Shortall resignation a distraction from bigger issues


INSIDE POLITICS: Conflict between individual Ministers is overshadowed by the problem of our crushing level of indebtedness

AT THE bottom of the stairs leading to the Dáil chamber there is a glass box in which significant documents from our political and parliamentary history are placed on display. The latest item in the series is a momentous one indeed: the Anglo-Irish Treaty.

The terms of the agreement are familiar to many people, but the requirement for an oath of fidelity to the British monarch still makes one pause to reflect on all the strife, suffering and death in the civil war that ensued over that searing provision.

Yet you have only to climb the stairs to the chamber to see the two sides in that tragic internal conflict, since labelled Fianna Fáil and Fine Gael, engaging in robust but peaceful debate. In another section are seated the members of Sinn Féin, including deputies who have served long prison terms for IRA offences.

The moral of the story is that politics works, but you have to keep trying. Sinn Féin, for example, would still be the IRA’s brass band if a whole range of people had not been willing to put time, effort and endless patience into the peace process.

One of those responsible for that seismic shift, former US Senator George Mitchell, featured in a remarkable television documentary on the BBC this week in which he took his 14-year-old son, Andrew, around Northern Ireland to see the changes that have come about since that eventful Good Friday of April 1998.

The assets Mitchell brought to the table included civility, forbearance and the long view of history. Maybe we need to recruit him to assist us in getting out of our current economic imbroglio.

The news from the European mainland this week was fairly devastating. The bright hopes for a significant easing of the bank debt on our shoulders were dealt a severe blow in a negative joint message put out by the finance ministers of Germany, Finland and the Netherlands.

There were moments like that in the peace process as well, such as the breakdown of the first IRA ceasefire, when the future looked bleak and it took genuine leadership on all sides to bring Northern Ireland back from the brink. Likewise, this State clearly needs cross-party unity and a united political voice to persuade our European partners that “the best pupil in the class” should be awarded the equivalent of a scholarship – appropriate further measures to get us through these difficult times.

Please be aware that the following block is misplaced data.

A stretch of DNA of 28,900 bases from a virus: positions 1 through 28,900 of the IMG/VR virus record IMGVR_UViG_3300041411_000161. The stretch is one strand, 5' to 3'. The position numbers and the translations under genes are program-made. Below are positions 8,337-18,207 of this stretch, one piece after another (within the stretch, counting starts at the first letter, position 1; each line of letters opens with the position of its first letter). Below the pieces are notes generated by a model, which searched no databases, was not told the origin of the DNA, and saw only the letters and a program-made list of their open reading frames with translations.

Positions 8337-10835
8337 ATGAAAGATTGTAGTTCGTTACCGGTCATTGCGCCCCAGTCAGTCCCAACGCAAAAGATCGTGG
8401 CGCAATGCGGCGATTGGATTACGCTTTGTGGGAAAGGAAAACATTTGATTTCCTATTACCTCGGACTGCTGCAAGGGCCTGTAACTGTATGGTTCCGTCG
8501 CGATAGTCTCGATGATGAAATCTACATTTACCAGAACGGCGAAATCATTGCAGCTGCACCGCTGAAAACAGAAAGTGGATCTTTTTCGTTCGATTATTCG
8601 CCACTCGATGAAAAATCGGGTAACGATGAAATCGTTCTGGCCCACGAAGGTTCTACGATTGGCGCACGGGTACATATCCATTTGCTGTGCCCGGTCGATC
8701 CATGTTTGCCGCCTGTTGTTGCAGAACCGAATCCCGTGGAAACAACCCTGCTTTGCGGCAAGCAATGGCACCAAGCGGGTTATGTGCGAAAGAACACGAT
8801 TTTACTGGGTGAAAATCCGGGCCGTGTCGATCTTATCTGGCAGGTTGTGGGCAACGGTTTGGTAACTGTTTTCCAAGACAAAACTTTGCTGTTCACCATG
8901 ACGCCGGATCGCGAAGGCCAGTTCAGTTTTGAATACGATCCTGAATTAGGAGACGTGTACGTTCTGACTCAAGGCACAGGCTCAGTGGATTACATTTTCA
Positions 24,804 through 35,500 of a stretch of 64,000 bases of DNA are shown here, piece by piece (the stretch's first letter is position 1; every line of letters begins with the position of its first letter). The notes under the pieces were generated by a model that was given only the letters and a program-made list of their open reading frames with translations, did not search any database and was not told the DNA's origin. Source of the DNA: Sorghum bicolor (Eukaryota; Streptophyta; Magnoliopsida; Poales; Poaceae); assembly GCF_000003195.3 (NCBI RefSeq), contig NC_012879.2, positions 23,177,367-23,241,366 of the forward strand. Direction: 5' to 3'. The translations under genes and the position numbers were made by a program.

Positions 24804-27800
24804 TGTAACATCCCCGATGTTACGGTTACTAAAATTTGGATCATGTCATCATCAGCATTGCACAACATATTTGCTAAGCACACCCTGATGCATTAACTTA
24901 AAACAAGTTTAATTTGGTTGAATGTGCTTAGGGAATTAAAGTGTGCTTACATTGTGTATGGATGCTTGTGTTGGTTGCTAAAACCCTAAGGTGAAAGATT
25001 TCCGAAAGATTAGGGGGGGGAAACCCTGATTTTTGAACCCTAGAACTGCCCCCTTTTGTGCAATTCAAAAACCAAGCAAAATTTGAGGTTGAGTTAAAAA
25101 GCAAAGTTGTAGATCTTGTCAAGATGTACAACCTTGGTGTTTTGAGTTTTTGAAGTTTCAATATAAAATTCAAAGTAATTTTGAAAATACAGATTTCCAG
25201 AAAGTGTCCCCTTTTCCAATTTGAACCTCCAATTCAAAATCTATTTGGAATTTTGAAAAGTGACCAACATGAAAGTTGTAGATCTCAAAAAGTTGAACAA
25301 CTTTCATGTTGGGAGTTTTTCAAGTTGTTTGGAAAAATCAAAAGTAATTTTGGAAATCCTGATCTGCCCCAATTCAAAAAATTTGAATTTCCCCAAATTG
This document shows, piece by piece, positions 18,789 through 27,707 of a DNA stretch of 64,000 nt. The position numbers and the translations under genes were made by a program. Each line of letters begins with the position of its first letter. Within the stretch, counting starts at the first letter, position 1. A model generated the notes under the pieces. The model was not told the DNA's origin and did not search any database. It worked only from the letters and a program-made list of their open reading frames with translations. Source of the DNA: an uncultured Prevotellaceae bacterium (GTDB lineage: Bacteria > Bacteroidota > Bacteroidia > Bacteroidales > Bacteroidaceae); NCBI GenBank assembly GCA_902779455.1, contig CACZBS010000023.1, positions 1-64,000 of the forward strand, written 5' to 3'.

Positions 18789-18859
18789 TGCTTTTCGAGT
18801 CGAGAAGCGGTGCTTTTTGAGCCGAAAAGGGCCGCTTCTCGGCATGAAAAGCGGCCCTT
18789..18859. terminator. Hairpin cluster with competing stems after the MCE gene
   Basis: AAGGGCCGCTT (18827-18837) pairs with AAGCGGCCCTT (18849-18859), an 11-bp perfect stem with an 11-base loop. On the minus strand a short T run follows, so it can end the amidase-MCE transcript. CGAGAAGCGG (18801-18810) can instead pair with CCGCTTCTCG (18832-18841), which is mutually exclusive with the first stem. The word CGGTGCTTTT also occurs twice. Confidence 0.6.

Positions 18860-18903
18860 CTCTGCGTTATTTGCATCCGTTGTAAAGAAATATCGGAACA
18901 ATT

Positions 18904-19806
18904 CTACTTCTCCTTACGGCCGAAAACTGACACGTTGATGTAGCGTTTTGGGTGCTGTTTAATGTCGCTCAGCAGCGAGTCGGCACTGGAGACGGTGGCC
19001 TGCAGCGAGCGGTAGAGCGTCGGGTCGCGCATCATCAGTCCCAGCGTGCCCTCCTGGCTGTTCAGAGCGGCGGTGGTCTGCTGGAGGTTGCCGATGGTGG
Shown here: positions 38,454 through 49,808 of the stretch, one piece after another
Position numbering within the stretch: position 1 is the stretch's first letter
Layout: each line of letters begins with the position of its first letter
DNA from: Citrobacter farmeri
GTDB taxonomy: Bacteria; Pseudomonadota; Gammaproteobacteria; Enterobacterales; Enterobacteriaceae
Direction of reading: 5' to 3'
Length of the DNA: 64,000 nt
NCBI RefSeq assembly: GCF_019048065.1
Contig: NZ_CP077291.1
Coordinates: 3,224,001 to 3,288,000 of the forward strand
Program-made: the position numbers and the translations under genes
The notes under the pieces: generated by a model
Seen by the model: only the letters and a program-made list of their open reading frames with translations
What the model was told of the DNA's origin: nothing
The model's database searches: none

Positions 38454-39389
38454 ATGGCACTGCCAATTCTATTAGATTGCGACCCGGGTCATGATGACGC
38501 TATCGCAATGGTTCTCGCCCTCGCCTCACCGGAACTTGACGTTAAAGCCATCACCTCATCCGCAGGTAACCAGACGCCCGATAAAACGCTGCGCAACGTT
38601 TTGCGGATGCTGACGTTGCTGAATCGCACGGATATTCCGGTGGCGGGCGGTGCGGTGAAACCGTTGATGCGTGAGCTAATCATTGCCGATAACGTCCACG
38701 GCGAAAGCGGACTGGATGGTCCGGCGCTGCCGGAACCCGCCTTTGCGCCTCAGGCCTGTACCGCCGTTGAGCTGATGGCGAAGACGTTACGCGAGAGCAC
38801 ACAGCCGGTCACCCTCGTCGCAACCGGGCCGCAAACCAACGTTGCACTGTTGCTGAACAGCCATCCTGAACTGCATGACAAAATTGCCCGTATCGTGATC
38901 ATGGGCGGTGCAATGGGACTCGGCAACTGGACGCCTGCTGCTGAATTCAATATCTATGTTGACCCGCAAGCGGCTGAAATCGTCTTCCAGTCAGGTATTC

There was a healthy debate in the Dáil after the news broke. Fianna Fáil leader Micheál Martin, Mary Lou McDonald of Sinn Féin and Independent TD Shane Ross highlighted the issues with considerable eloquence. Taoiseach Enda Kenny was on the back foot but he held firm and declared his intention to continue pressing Ireland’s case at European level.

There was a further constructive discussion later in the day between Minister for Finance Michael Noonan and his Fianna Fáil opposite number, Michael McGrath. Our political system was weighing up the implications of this serious setback and discussing ways of dealing with the consequences and implications.

Then, out of nowhere, came the shock news of Róisín Shortall’s resignation as a Minister of State. Irreconcilable differences had arisen with her senior colleague in the Department of Health, James Reilly, and clearly she felt she was not getting adequate support from her party leadership.

There are serious matters involved in this dispute: healthcare is literally a life-and-death issue. The dominant narrative has been Shortall’s, with Reilly mounting a rearguard action against charges of favouritism towards his own constituency.

The controversy reminds one irresistibly of the police inspector played by Claude Rains in Casablanca who declares as he enters Humphrey Bogart’s nightclub: “I’m shocked, shocked to find that gambling is going on in here!” Indeed, the term “stroke politics” in the Irish context could be considered a tautology. It’s deplorable, of course, but any minister who wants to get re-elected needs to look to the needs of his political base.

Political survival requires that ministers look to their backyard. Like reformed alcoholics, Fianna Fáil are now preaching the virtues of abstinence in this regard. However, if Reilly sets up a range of primary care centres throughout the State but none in Dublin North, he will be lambasted by rival candidates in the next general election.

Important as the issues were in the Reilly- Shortall stand-off, nevertheless it sidetracked the political system from the main issue of the week and probably the biggest challenge facing the State: our staggering level of indebtedness and how to deal with it, which of course has huge implications on the healthcare front.

One imagines George Mitchell would have taken the two Ministers and their backup teams for a long weekend in a remote country house where their differences could be aired in an atmosphere free from day-to-day pressures and political hype. He might even have persuaded them to see their problems in a broader perspective where society itself is under threat and such public rows, even about serious issues, are essentially a distraction.

Róisín Shortall is widely admired for her sincerity, conviction and hard work, but even strong supporters of hers in the Labour Party were dismayed that she decided to step down and the most ardent fans felt she should have stayed in and faced down James Reilly. To quote a maxim of former British Labour Party leader George Lansbury: “Never resign.”

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